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Get Wobbly at Work?

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Managing Your Job in the Third Trimester

Why can’t maternity start before delivery? Good question. Until that law gets passed, you’ve got to manage both.  With more sleeplessness and that inevitable waddle, TGIF will have a new meaning. Here’s how’s to manage your job in the final stretch…

 


      

wobbly_work.jpg

Get Wobbly at Work?
Managing Your Job in the Third Trimester

Why
can’t maternity start before delivery? Good question. Until that law
gets passed, you’ve got to manage both.  With more sleeplessness and
that inevitable waddle, TGIF will have a new meaning. Here’s how’s to
manage your job in the final stretch…

 
 



Work
life is likely becoming more difficult. The interrupted sleep, the
commute, the difficulty of concentrating and remembering things, the
general discomfort and constant comments about your size and when you
will deliver—it can be more than any procreating human can bear. As
your maternity leave approaches, there may be added pressure from your
boss, coworkers or yourself to get matters organized, train other
staff, update files or take care of other things in preparation for
your absence. You may also feel tempted to leave on a high note—close
one last major deal, give one massive power presentation, snag one more
new account, or create another office innovation—anything to leave one
last impression of how valuable you are to the company.  Sure, you can
do these things, but don’t think of them as job guarantees. And if it’s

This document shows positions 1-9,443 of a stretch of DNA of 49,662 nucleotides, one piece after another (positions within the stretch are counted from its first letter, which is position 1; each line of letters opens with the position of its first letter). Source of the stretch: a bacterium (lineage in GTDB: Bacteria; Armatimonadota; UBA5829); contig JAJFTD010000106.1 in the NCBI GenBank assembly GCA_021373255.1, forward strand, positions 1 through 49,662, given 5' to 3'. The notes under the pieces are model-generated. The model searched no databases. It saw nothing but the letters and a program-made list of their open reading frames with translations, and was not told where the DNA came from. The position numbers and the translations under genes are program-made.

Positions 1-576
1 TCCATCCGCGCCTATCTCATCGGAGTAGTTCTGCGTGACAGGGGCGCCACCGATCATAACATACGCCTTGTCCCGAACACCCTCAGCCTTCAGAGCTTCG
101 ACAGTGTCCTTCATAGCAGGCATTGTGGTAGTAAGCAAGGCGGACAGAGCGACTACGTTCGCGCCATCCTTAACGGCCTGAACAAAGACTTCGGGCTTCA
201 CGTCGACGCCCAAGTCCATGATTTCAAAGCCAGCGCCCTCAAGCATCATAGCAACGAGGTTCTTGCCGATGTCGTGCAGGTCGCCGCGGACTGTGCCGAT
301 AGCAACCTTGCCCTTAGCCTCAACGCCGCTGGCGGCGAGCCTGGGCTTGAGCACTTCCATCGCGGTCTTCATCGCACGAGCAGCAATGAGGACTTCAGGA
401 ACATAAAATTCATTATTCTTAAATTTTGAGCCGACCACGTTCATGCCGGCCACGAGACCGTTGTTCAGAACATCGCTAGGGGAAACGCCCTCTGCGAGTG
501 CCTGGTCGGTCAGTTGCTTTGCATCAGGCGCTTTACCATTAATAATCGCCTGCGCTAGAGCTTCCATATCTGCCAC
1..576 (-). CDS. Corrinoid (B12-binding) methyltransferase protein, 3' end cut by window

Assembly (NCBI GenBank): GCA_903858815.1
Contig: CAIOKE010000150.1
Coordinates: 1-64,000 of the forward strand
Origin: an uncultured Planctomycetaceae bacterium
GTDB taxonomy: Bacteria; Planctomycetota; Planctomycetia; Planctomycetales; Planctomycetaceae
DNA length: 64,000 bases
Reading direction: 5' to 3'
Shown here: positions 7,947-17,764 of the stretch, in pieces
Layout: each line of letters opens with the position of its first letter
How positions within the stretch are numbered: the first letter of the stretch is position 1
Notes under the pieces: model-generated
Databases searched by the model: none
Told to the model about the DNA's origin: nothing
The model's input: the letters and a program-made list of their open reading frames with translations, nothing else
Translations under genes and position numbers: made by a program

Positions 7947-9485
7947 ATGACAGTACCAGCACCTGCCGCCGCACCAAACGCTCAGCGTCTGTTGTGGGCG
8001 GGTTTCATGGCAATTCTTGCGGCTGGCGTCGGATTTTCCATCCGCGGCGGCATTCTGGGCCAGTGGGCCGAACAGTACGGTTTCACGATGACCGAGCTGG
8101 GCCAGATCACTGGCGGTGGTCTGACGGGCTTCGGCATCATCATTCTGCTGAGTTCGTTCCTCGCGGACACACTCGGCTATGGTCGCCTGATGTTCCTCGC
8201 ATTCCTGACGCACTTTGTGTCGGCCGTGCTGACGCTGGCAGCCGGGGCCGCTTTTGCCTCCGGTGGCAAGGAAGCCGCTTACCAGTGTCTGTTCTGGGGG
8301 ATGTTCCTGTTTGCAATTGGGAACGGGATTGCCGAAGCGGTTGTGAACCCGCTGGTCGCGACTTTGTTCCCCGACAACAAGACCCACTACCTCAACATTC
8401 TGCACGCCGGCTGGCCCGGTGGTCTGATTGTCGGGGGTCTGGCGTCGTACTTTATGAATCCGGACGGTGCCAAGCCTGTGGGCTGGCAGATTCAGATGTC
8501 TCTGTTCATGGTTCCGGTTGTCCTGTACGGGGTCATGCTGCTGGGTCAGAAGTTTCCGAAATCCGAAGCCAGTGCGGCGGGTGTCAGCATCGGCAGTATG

stressing you out, you are doing harm to your pregnancy. At the end of
the day, no matter what you do, you cannot control what happens in the
office while you’re gone. Your best defense is a good offense.

Write a playbook.
As early as possible put together a written job description, including
a calendar with daily, weekly, and monthly duties. Include a
step-by-step instruction guide, some helpful hints, along with client
and contact information. Schedule a meeting with your boss to review
all the preparations and plans for covering your duties. Offer work
coverage solutions such as cross-training coworkers, junior employees
or colleagues in another department. Think outside the box when
suggesting work coverage solutions—interns, temps or recently retired
employees who may still want to be active are all possibilities.

 

If
you’re concerned that you will deliver early or be put on bed rest,
write a condensed playbook focusing only on the most essential work
that must be handled during your leave. Tell your boss how you’ll get
these top priorities covered and skip over the rest.

 
The
bigger and wobblier you get, the more your boss will be wondering
whether you’ll ever return to work. Use this time to reassure him
constantly and emphasize the personal importance of your job. Speak
positively of the future, and make references to things you are looking
forward to (make them up if you have to!) when you return.
 
Even
if you’ve had a negative experience with your job and this pregnancy,
try not I kick over a few wastepaper baskets on the way out. Leave on
good terms. I know how some us can be if someone crosses us—but don’t
sabotage the office, it can be self-defeating in the long run.


Excerpted from The Mocha Manual to a Fabulous Pregnancy (Amistad / HarperCollins) by Kimberly Seals Allers.

     

 

 



      

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